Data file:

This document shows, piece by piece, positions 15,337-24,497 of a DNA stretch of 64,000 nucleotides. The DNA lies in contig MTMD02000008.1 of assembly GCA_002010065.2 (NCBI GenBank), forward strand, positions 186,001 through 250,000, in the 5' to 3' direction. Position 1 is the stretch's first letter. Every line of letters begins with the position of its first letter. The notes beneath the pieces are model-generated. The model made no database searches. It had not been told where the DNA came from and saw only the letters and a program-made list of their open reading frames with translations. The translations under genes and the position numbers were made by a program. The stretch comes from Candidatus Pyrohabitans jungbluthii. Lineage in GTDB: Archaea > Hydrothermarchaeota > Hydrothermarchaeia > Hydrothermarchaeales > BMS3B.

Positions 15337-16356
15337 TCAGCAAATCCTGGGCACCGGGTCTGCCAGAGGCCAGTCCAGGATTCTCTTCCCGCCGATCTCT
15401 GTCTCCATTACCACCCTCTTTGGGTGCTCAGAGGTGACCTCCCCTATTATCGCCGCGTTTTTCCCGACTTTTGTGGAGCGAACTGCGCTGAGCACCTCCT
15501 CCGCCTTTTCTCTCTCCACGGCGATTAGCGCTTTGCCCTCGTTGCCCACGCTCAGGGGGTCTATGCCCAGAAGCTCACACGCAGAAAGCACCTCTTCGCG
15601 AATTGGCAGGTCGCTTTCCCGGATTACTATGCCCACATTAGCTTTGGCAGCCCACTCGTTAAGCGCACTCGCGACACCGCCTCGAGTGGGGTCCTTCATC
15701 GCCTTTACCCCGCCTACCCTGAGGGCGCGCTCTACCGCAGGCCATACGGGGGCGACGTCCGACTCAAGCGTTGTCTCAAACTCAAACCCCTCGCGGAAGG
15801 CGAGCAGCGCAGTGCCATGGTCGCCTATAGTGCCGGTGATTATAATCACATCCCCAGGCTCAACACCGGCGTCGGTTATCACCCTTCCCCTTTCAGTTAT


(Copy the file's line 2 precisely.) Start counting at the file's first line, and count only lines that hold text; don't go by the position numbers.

Positions 15337-16356